Friday, 25 November 2011

Post and Rails of Oak

Father liked his fencing, post and rails of oak,
These will last a lifetime, a very fussy bloke,
Usually on the boundary fence, everyone can see,
Up from where he laid his hedge, its how he learnt me.

You don't see many fences now done with cleft oak post and rails, but I still have the wedges that we always used for the job. In case any younger generation have never seen it done, it's a way of splitting the oak trunk down into the required sizes along the grain of the wood.

Sawn rails where the grain waivers, and the saw crosses the grain that rail will split and break at the slightest push, and no matter how carefully the rails are sawn they cannot follow the grain exactly like you can with a cleft rail. Posts are cleft the same, and for the corner or a gate post, they liked to have a post with a big knot where a branch had been cut off, this gave it a good anchor, with the heavy end in the ground.

When the rails were nailed onto the posts, they were fitted with the bark side down, it was like splitting an orange into segments, the narrow or pointed edge up turned the rain and they lasted longer.

The wheelwright and his brother would often split willow for rails, these did not last as long as oak, and were no good at all as posts, as in damp ground they would take root and grow on into a tree.

Willows were and still are a nuisance if they are any where near land drains, the fine roots matt up and fill the pipes for a good way beyond the canopy of the tree itself, a new willow is started just by pushing in a willow stick in damp ground or on meadows it will strike instantly.

Father's Post and Rails of Oak

Father liked his fencing, post and rails of oak,
These will last a lifetime, a very fussy bloke,
Usually on the boundary fence, everyone can see,
Up from where he laid his hedge, its how he learnt me.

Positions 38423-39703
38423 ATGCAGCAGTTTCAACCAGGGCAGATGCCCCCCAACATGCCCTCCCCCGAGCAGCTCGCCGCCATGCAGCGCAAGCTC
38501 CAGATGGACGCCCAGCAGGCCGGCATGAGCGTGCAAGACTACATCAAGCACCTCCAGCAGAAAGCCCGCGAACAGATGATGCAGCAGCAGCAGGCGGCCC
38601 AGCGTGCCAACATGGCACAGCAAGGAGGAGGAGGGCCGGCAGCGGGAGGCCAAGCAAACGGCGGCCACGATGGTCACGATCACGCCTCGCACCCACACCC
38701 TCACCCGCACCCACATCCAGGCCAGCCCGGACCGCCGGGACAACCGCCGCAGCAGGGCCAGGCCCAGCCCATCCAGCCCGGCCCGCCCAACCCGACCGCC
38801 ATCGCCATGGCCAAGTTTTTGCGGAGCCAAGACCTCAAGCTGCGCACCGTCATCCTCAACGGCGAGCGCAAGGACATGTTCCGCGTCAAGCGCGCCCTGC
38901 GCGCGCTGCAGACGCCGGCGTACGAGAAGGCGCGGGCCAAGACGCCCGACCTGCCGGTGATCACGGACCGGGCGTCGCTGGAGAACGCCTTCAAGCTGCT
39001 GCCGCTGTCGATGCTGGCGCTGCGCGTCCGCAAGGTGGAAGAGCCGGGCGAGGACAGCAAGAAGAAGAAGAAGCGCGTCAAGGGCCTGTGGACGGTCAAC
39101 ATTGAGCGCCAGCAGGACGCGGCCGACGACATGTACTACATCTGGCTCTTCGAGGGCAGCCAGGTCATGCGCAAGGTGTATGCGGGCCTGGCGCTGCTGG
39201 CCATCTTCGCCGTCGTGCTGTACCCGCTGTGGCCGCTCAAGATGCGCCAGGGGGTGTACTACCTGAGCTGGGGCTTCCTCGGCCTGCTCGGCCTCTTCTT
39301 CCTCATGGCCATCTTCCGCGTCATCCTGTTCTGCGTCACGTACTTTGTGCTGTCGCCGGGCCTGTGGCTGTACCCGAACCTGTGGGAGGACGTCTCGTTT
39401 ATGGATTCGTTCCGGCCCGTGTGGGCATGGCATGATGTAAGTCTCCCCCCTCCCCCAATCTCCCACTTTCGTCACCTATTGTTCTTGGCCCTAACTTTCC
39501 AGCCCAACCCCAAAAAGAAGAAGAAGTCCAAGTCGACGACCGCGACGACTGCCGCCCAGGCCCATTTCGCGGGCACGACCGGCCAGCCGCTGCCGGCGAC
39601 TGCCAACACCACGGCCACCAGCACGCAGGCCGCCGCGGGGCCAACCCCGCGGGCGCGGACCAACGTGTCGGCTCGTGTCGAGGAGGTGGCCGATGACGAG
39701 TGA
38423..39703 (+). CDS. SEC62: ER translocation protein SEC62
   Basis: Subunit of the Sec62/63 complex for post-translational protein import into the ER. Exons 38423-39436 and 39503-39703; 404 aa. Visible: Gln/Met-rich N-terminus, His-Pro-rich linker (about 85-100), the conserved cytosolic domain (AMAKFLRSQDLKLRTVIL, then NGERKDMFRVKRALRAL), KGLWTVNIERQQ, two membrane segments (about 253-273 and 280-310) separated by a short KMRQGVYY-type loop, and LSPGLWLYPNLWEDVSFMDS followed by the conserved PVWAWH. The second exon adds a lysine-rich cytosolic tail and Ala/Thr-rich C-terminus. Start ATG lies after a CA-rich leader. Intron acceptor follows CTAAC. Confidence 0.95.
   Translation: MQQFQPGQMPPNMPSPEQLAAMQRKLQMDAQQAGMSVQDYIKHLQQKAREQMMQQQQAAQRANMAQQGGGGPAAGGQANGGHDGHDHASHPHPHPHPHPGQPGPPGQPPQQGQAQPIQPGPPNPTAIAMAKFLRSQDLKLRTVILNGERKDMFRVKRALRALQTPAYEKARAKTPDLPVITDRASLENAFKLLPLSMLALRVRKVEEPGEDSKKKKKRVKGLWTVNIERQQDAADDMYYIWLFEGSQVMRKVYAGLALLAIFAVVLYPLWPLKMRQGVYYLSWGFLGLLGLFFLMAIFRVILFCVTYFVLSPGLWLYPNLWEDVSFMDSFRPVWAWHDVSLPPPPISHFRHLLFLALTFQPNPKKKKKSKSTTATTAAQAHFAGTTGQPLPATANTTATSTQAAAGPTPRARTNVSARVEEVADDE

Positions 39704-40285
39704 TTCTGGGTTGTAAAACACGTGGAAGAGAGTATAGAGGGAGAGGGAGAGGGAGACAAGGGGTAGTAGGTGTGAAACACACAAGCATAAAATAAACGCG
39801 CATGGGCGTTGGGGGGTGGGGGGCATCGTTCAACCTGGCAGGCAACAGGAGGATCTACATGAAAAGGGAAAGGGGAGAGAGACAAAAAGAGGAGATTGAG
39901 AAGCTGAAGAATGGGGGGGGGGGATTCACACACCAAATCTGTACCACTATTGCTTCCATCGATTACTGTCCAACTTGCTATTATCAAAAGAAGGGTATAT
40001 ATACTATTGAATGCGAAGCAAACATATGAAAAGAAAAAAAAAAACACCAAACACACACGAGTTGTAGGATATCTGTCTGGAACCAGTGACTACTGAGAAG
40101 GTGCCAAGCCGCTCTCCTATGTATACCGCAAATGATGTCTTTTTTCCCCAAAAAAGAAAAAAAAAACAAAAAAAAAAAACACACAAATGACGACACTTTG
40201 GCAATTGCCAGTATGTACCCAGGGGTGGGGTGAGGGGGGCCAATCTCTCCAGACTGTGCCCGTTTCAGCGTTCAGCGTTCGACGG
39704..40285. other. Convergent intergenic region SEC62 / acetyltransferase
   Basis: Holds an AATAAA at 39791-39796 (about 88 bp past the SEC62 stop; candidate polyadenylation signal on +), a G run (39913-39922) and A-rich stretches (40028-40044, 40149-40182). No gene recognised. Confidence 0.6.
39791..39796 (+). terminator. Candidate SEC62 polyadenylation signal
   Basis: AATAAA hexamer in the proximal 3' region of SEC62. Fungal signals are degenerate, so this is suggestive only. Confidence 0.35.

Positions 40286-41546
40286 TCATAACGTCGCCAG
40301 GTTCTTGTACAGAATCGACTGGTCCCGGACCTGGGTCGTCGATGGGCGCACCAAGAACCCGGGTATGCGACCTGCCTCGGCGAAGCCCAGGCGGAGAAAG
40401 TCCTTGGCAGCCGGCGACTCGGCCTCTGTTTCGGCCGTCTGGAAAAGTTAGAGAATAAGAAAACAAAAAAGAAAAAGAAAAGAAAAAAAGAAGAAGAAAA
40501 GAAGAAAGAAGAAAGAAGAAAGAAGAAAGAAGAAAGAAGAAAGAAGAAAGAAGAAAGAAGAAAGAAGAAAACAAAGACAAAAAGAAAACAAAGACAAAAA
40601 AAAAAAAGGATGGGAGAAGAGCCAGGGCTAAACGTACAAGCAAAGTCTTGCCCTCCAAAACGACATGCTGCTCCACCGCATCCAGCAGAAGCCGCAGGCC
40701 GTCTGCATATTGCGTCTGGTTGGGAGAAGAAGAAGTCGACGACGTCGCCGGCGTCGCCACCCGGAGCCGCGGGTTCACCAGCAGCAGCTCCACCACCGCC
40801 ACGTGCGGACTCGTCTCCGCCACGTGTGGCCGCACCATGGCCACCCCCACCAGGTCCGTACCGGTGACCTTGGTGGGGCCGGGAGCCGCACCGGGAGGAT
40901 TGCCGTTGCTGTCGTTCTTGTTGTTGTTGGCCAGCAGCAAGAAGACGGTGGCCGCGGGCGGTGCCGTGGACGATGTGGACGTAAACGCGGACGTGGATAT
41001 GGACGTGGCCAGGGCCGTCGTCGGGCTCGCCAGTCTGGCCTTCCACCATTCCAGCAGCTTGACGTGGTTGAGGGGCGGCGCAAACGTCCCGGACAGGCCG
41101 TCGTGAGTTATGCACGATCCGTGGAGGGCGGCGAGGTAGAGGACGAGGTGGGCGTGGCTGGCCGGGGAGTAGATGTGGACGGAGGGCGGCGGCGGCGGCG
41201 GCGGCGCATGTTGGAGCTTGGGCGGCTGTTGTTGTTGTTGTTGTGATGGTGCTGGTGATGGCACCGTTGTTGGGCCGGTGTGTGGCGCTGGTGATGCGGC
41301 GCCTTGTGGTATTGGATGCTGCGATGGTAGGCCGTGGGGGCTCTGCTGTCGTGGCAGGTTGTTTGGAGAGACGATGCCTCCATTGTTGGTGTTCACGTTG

Every now and then, the estate would fell a tree,
Good straight trunk, cut into lengths, for post and rails you see,
Six foot for the posts, ten for rails, wedges and hammer then,
Split the trunk each lump in half, half and half again.

No waste at all, when you cleft the trunk, all is utilized,
Looking at for what the job to do, for thickness it is sized,
Posts dug in every nine foot; rails to fit are trimmed and perused,
These are always fitted; bark side down, rain it won't infuse.

First thing to go after standing for years usually it's the nails,
They rust and go weak, to the ground it drop the rails,
New nail needed but its not green oak, nails they soon bend,
Drill the rail, and nail it up, another decade of life extend.

Owd Fred

There were few jobs father liked better than hedge laying, but he didn't always have much time to devote to it. He kept his own bill hook for that job hidden, so no one could spoil the edge that he had got on it, he had a holster that it went in when he was working. There was an axe and brushing hook that he used on that job, also sharpened to perfection, a wooden mallet, knee pads and one left hand heavy leather mitten to protect from the thorns.

If it was a roadside hedge, it took twice as long to do as everyone passing stopped to talk and natter, but the pride he put into the job was beyond description. It is only at the local Ploughing matches, that you see the older generation, working along side a few very keen youngsters, working to maintain this old craft.

I Remember Farther Hedge Laying

Father liked his hedge laying, and every winter he,
Set about a big rough hedge and stock proof it would be,
First he cut the hedge stakes, in the wood where it was code, (cold)
Then to sharpen on a block, on cart he would then load,

He honed his axe and bill hook, to cut wood as if were carrot,
Put on his holster and leather glove, took a big wooden mallet,
He stripped the long tall growers, cleft them and also mention,
Always layer them up a slope, and in the stakes were woven,

The top of his hedge was bound, like the top of a basket might,
He used long whippy willow strips, wove them firm and tight,
Burned up all the brushwood, with a great big blazing fire,
Then he cleaned the ditch out, and put up new barbed wire.

The new growth grew up through, from stools all in the bottom,
A good dense hedge and stock proof, was the desired outcome,
Not need laying now for decade, till the gaps appear,
Then the master will return his skills to make a new frontier.

Owd Fred

The Grass is not, in fact, always greener on the other side of the fence. Fences have nothing to do with it. The grass is greenest where its watered. When crossing over fences, carry water with you and tend the grass where ever you may be.
Robert Fulghum

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